In a major policy change, Twitter is adding an option that lets followers direct-message a Twitter user without a reciprocal follow.
Until now, two Twitter users could only direct-message one another if they followed each other. Now, Twitter users will be able to activate a feature that lets any follower direct-message them.
That sounds like it'd be a privacy disaster for individuals, but it's actually beneficial to companies and organizations that use Twitter as a marketing tool.
Someone using Twitter to complain about an airline's service, for example, would normally have to air his or her grievances in public. Now, the complainer can message the airline privately, saving the company a bit of embarrassment.
A journalist seeking sources or information can likewise be sent information discreetly rather than out in the open.
To activate the feature, users have to go into their settings on the Twitter website and check the box marked "Receive direct messages from any follower." (The feature is being slowly rolled out, so many users may not yet see it on their own accounts.)
Twitter has done the right thing in making this new feature opt-in rather than an opt-out. Switching it on for all users by default would have resulted in a deluge of spam, and possibly worse, as many direct messages from hijacked Twitter accounts contain malicious links.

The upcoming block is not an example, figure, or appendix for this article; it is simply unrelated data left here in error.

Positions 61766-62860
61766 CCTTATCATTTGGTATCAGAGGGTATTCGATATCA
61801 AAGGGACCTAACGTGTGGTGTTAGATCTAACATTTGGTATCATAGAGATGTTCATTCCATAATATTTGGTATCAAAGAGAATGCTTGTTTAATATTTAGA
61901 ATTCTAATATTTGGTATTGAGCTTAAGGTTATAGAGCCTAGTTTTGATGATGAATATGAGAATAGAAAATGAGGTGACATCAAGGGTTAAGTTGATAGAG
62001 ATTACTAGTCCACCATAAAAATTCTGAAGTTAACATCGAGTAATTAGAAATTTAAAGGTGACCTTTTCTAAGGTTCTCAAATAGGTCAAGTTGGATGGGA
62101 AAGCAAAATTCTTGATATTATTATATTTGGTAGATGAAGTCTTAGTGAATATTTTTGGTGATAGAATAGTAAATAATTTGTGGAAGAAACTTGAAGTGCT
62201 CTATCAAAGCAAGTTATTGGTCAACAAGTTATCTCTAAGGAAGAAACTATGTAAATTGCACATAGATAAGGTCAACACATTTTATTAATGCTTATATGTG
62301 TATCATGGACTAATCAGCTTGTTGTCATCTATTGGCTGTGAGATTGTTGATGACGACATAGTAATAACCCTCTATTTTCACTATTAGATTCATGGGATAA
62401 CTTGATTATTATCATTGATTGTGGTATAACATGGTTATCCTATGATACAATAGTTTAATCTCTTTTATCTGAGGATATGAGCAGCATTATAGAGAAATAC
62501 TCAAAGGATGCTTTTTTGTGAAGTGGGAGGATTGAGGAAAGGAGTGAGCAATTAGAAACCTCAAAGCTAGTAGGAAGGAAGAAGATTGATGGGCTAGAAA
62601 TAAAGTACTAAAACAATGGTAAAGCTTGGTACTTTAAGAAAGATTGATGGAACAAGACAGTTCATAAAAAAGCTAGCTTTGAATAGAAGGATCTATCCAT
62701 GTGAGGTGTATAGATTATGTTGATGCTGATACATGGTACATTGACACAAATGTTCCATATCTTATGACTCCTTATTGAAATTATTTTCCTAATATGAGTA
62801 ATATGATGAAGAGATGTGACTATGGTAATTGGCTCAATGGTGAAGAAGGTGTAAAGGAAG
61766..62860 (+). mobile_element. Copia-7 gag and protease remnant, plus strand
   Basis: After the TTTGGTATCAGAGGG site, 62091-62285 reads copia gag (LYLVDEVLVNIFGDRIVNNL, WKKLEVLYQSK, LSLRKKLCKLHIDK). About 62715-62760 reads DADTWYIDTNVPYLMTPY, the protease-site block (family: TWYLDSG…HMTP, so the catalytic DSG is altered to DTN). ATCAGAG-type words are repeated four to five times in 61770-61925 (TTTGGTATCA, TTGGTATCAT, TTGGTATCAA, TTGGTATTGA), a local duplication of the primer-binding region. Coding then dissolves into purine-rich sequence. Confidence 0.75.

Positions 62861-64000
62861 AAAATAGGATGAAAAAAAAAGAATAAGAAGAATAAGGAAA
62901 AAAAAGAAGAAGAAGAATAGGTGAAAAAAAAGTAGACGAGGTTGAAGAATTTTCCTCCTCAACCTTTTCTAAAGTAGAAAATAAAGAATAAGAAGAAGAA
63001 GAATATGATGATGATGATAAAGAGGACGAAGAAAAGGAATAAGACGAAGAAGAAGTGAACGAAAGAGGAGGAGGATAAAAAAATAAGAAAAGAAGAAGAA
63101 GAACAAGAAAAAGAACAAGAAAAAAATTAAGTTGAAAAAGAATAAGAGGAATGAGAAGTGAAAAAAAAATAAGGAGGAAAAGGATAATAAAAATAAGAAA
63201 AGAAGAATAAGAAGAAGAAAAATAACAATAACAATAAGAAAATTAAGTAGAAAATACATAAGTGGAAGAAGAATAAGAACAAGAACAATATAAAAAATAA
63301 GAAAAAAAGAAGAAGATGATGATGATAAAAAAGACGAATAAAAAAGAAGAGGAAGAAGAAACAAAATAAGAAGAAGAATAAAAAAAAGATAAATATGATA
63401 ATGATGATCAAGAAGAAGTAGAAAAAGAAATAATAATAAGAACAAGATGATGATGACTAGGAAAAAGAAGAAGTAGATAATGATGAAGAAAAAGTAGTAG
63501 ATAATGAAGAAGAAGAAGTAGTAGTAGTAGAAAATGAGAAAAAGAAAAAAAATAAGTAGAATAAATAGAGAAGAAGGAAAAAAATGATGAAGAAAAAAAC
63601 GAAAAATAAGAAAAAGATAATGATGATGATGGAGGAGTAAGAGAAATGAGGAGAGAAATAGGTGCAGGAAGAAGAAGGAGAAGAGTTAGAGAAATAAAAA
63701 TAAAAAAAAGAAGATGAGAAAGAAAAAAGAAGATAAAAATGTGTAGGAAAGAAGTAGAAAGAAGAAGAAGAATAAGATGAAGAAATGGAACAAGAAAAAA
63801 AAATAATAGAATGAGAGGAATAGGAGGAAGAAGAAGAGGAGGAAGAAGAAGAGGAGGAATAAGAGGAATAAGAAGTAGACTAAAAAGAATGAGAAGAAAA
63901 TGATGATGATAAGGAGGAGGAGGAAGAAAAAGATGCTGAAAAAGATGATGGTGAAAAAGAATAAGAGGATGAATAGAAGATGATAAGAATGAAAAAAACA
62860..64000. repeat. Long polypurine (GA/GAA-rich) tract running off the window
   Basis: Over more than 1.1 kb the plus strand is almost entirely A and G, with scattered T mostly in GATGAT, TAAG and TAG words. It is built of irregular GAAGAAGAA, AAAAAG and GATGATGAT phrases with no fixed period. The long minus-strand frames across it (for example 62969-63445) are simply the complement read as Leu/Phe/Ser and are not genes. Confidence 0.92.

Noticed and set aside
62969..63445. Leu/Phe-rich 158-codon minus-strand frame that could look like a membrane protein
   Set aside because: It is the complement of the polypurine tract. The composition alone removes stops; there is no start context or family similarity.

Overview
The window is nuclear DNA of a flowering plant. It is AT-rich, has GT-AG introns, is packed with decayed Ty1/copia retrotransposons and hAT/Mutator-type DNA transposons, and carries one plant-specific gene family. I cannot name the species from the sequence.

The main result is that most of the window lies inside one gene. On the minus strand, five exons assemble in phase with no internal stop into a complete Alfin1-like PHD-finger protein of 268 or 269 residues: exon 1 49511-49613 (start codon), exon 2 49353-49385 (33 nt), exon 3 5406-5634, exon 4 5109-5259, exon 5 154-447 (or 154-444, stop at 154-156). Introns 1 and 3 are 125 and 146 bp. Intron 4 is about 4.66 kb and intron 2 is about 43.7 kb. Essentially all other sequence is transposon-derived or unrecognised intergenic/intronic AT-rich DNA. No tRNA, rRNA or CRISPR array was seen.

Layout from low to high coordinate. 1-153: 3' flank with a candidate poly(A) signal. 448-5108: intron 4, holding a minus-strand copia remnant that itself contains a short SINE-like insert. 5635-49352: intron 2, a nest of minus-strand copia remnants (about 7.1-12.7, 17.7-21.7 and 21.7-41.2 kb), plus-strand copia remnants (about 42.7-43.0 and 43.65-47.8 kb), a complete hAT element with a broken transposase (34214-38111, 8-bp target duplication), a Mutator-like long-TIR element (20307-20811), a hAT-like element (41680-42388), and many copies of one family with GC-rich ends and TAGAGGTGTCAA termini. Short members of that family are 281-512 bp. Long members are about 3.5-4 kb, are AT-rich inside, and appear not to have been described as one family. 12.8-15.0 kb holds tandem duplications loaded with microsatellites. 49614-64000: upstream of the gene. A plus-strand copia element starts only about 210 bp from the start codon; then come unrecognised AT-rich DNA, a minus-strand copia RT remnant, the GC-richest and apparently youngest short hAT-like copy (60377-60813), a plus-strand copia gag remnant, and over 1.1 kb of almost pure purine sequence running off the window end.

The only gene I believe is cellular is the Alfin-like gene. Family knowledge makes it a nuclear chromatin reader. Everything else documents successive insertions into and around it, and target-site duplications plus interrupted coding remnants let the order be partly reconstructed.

We don't recommend that private individuals switch this on. But social-media marketers should jump on it.
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Paul Wagenseil is a senior editor at Tom's Guide focused on security and privacy. He has also been a dishwasher, fry cook, long-haul driver, code monkey and video editor. He's been rooting around in the information-security space for more than 15 years at FoxNews.com, SecurityNewsDaily, TechNewsDaily and Tom's Guide, has presented talks at the ShmooCon, DerbyCon and BSides Las Vegas hacker conferences, shown up in random TV news spots and even moderated a panel discussion at the CEDIA home-technology conference. You can follow his rants on Twitter at @snd_wagenseil.